This is the second film from Alonso Ruizpalacios, director of Güeros. While it didn’t receive as much critical acclaim as his first film, Museo was praised for its unique style. The movie retells a stranger-than-fiction heist from the ’80s. Then, a couple of slacker students decided to rob hundreds of priceless Prehispanic artifacts from the National Anthropology Museum. Improbably, they succeeded.
In short, Mexico has been home to an incredibly rich, diverse film industry since the days of silent movies. Because of this, keep in mind that this guide is only a small taste of Mexican cinema heritage. Finally, write the Gringa’s Guide a message on Facebook with your recommendations on what else to watch
ABOUT THE GRINGA
I’m Merin McD, an American writer, and traveler living in Mexico City. Since I was about 10 years old, growing up in the Midwest, I’ve been fascinated by Mexican culture, language, and society. Finally, a scholarship gave me the chance to live here, and I’ve fallen head over heels in love with Mexico City. This megacity of over 11 million inhabitants (double that when you count the suburbs) is bursting with life and color. The capital has been the center of the Mexican universe for centuries, since its inception as the canal-ridden center of the Mexica (Aztec) empire, then its conquest by the Spanish, and its unbridled 20th-century growth.
Today, Mexico City is finally starting to get the recognition it deserves. Tourists and foreigners are flocking to discover its thriving art scene and gastronomy. At the start of 2019, National Geographic named it the top destination of the year worldwide.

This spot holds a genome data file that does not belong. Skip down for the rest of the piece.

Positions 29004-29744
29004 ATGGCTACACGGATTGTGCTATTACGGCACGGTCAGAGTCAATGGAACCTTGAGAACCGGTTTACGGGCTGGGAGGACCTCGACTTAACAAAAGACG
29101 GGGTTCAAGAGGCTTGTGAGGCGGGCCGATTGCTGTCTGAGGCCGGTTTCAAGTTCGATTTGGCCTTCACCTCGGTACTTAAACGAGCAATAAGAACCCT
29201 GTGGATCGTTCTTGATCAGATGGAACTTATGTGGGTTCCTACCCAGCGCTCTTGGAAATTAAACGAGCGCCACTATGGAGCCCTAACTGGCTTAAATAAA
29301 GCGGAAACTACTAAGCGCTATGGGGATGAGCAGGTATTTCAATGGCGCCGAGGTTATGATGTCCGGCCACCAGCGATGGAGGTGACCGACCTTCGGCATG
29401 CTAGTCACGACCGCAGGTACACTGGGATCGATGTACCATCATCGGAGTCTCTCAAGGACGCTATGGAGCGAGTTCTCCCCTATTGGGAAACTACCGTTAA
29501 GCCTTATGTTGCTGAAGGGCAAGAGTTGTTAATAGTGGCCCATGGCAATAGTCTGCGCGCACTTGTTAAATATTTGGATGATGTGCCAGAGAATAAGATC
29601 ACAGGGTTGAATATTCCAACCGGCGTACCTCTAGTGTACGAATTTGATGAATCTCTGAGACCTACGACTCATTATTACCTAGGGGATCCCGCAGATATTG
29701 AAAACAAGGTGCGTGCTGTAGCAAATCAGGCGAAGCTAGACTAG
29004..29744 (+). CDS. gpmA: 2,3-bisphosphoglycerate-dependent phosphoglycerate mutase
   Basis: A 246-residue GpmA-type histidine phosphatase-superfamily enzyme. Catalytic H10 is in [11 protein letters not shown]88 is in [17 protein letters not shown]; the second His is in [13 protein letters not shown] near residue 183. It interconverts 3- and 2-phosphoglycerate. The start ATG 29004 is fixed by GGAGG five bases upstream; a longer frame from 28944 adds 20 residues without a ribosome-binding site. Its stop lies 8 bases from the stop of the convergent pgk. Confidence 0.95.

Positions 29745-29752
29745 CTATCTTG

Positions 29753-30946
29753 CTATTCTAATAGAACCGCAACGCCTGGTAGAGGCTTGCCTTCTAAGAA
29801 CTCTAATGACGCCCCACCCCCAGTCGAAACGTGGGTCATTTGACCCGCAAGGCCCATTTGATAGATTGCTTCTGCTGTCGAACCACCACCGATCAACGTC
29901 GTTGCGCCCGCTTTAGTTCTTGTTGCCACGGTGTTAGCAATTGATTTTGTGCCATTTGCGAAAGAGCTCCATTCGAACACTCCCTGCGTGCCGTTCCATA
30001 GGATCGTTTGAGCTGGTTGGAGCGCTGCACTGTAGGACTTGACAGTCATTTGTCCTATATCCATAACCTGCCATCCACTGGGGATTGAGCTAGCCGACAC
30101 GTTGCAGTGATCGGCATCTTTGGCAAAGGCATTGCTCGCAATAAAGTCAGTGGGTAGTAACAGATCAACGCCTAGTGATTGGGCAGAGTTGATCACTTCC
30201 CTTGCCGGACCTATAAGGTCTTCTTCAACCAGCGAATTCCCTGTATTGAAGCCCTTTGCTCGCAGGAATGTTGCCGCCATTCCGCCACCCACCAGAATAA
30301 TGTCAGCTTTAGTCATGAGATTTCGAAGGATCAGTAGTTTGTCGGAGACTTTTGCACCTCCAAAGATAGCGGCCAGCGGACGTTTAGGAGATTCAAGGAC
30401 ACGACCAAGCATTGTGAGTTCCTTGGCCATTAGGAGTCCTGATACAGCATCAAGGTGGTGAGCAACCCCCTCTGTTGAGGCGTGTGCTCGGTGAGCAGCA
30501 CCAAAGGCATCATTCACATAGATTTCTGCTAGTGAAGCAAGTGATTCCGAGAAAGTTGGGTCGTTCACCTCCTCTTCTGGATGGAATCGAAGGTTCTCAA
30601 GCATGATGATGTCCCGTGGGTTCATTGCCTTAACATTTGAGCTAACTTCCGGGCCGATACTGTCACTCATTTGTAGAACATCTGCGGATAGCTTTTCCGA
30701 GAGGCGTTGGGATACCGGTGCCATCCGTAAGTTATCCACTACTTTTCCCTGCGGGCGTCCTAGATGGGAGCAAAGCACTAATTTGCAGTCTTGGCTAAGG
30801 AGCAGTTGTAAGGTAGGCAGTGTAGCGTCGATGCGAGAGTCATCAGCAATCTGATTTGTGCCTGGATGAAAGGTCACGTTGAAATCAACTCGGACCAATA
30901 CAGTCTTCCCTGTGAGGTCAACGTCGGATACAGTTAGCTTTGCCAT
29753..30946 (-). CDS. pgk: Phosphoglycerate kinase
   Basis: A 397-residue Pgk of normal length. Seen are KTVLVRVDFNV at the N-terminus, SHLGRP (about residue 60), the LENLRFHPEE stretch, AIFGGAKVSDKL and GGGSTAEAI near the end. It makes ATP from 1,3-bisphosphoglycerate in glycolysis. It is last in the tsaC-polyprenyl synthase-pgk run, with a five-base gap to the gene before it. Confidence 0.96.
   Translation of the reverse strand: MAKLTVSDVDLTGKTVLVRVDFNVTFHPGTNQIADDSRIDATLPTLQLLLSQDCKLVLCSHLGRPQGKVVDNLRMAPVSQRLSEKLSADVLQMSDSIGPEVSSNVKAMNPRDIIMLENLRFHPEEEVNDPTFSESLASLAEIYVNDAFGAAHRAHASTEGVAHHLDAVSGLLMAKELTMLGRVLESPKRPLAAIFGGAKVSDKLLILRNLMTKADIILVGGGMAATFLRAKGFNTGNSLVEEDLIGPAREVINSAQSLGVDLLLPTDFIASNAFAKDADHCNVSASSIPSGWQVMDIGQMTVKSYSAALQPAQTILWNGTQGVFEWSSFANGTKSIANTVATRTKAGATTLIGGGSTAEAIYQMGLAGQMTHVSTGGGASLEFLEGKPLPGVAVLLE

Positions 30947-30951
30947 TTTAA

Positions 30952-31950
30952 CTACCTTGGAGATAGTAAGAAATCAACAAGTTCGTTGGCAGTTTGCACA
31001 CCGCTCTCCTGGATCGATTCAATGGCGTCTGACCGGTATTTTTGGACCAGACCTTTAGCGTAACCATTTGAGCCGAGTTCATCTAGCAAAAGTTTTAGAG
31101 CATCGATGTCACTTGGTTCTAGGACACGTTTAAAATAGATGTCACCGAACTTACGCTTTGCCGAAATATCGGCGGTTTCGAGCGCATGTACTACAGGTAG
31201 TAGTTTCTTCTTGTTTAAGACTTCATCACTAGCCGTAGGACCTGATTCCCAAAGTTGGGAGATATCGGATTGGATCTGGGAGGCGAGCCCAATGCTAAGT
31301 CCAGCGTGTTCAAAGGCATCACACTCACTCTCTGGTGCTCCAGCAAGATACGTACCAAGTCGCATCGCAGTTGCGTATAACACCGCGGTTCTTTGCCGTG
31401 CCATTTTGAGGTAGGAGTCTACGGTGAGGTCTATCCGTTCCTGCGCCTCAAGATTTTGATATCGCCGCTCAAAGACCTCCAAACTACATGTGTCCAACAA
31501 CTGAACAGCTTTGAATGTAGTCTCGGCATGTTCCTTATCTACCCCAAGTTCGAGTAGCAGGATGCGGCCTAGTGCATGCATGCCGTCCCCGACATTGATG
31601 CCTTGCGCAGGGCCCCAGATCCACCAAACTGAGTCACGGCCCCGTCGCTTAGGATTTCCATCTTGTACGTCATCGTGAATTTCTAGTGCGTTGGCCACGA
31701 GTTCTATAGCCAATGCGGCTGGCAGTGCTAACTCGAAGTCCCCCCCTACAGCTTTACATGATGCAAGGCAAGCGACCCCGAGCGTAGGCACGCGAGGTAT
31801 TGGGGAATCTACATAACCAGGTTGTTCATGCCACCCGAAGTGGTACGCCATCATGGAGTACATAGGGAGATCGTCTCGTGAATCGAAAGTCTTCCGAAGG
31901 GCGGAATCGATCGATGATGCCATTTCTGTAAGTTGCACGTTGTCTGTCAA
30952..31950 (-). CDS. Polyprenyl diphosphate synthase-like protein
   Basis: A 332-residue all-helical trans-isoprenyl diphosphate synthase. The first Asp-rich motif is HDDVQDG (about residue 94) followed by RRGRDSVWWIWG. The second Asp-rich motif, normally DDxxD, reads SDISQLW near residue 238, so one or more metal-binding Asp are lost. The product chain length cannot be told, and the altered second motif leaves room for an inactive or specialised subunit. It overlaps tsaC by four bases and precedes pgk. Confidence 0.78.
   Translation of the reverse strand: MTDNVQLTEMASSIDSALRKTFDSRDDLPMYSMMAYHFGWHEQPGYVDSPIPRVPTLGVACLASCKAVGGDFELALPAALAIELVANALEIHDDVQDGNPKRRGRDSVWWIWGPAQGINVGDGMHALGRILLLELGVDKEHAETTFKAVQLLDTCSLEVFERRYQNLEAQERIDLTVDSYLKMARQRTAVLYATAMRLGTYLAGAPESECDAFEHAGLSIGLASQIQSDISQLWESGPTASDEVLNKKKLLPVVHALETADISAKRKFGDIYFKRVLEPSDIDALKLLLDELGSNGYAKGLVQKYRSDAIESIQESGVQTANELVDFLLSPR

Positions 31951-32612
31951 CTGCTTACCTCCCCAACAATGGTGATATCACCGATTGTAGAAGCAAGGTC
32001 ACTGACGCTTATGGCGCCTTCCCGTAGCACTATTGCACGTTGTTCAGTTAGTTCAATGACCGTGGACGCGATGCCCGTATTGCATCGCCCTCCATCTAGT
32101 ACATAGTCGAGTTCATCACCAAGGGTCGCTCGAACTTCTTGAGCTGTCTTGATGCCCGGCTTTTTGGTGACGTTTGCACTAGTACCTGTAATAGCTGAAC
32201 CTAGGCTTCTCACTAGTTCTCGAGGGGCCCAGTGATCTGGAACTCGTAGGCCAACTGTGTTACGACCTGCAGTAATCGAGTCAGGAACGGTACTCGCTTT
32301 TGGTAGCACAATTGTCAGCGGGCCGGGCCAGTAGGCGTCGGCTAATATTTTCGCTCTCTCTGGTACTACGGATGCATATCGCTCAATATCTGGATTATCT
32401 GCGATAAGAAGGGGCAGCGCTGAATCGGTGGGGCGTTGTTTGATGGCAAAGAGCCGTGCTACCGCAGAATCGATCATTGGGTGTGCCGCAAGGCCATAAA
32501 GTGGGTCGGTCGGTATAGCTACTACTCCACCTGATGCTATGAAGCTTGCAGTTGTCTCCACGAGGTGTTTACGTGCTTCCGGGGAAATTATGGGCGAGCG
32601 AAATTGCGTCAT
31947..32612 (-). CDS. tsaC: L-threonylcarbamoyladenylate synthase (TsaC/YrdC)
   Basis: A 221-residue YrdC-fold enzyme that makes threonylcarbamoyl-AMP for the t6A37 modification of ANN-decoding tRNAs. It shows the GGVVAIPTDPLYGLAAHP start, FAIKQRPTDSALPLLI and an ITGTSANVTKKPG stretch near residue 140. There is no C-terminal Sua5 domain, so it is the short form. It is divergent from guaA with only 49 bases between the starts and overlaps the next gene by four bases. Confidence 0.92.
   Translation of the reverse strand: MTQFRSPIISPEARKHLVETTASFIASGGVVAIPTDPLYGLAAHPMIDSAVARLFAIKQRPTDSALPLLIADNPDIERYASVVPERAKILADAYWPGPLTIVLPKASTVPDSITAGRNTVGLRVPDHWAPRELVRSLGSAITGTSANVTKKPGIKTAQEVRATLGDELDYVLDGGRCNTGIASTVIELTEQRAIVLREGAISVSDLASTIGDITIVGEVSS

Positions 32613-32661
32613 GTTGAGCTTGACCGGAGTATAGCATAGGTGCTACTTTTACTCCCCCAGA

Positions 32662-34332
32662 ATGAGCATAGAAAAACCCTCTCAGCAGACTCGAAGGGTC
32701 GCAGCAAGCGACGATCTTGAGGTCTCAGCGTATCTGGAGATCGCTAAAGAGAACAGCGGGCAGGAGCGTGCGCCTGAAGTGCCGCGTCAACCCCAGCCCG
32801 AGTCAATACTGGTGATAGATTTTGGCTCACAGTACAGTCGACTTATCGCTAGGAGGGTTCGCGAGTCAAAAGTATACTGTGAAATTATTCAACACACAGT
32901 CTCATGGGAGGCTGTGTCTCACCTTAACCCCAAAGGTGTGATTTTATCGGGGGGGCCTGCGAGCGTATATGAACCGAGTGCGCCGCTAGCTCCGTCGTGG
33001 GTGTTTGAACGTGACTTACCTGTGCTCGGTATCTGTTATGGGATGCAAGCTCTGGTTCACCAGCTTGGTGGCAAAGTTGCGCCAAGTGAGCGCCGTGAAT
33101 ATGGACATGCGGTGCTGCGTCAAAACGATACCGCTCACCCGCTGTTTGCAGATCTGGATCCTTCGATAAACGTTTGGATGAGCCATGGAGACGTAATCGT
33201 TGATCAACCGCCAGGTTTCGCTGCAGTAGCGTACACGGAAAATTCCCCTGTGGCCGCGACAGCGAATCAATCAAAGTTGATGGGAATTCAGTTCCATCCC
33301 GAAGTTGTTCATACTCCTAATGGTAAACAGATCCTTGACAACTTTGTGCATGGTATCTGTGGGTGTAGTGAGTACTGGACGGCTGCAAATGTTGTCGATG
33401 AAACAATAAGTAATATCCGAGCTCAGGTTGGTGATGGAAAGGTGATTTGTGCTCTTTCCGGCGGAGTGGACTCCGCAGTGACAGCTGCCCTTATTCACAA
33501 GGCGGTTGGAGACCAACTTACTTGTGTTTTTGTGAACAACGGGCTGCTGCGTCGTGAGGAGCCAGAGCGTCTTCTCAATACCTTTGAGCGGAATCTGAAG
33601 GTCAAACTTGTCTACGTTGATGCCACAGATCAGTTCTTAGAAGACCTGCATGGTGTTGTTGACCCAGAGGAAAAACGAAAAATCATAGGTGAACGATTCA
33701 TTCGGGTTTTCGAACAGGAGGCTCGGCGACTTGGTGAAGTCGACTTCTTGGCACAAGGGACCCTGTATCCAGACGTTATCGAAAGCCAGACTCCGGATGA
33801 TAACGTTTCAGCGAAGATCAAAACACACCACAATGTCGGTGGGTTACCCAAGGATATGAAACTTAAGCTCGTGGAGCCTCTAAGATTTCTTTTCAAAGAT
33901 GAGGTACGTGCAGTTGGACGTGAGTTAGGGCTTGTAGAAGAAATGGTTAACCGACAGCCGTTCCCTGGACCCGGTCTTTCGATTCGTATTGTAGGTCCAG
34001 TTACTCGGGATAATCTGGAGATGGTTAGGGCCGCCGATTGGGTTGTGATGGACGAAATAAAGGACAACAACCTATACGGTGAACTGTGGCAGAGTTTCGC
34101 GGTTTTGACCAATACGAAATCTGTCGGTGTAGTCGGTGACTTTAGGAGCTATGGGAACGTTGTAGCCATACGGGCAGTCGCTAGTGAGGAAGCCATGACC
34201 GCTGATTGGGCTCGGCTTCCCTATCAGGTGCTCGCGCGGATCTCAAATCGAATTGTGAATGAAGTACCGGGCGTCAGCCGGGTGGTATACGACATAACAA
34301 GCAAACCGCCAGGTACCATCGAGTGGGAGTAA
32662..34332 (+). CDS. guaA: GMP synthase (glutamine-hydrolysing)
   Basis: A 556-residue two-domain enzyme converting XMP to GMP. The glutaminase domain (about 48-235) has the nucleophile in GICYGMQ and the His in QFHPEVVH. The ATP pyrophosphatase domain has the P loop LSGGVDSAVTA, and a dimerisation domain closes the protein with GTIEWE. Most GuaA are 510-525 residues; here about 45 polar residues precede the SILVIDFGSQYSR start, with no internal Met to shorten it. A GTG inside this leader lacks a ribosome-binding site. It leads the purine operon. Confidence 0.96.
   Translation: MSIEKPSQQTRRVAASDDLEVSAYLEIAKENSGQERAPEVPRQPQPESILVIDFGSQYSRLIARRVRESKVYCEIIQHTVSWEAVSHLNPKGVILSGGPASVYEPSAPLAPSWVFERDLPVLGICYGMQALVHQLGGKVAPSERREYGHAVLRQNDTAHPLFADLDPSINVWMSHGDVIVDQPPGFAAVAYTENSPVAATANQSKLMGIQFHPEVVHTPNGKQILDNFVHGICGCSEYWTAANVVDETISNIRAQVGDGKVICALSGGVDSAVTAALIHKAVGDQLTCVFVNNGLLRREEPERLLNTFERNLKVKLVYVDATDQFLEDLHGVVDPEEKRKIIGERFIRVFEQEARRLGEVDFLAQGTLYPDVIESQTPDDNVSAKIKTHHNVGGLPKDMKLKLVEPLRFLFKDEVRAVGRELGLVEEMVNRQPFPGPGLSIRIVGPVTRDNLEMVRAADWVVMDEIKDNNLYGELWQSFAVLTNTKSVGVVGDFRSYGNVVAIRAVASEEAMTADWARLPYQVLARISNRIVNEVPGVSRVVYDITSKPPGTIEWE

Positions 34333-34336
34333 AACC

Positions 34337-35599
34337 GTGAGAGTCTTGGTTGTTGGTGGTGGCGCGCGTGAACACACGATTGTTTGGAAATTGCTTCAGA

Despite this heightened interest, the city remains a mystery to many visitors. Tourists often flock to the same spots: the Zócalo, Frida Kahlo’s house, the Palace of Fine Arts. After all, in such an enormous city, often facing a language barrier and culture shock, it’s natural that many visitors and even expats become intimidated, sticking to the heavily-touristed comfort zones. Without a doubt, these places are grand and wonderful must-sees. But there is so, so much more for the adventurous traveler to experience here.
As a foreign woman living in Mexico City, I understand that outsider’s experience of being a “gringa” very well. I’ve felt self-conscious, linguistically perplexed, wary, and very lost at times. But mostly, I feel invigorated by the possibilities: I have never been anywhere that so thrilled me with its endless possibilities and spontaneity. So I understand what it’s like to feel like a “gringo/gringa” here, and I’ve also had plenty of insiders to show me the way deeper into the city and country’s culture.
The site is divided into several sections, all updated frequently with new posts:
- Explore Mexico City: A guide to of the incredible cultural offerings of this city, including art and architecture, food, culture, entertainment, and neighborhoods
- The Basics: Everything you need to know to visit or move to Mexico City, from house-hunting to safety
- Travel Guides: Useful, fun guides to the many day trips and weekend getaways you can take from Mexico City.
- Understanding Modern Mexico: Explainers on the often perplexing stories behind Mexican current events, history, and environmental issues.
- What to Do Now: A frequently updated panorama of events and things to do in or around the city.
I love holding this intermediary role — between cultures, countries, and individuals. On this site, I hope to share this passion for Mexican culture with you. Whether you’re a weekend visitor to Mexico City or a new expat, I’d like “The Gringa’s Guide” to encourage you to venture out beyond your comfort zone, while still feeling safe and in control.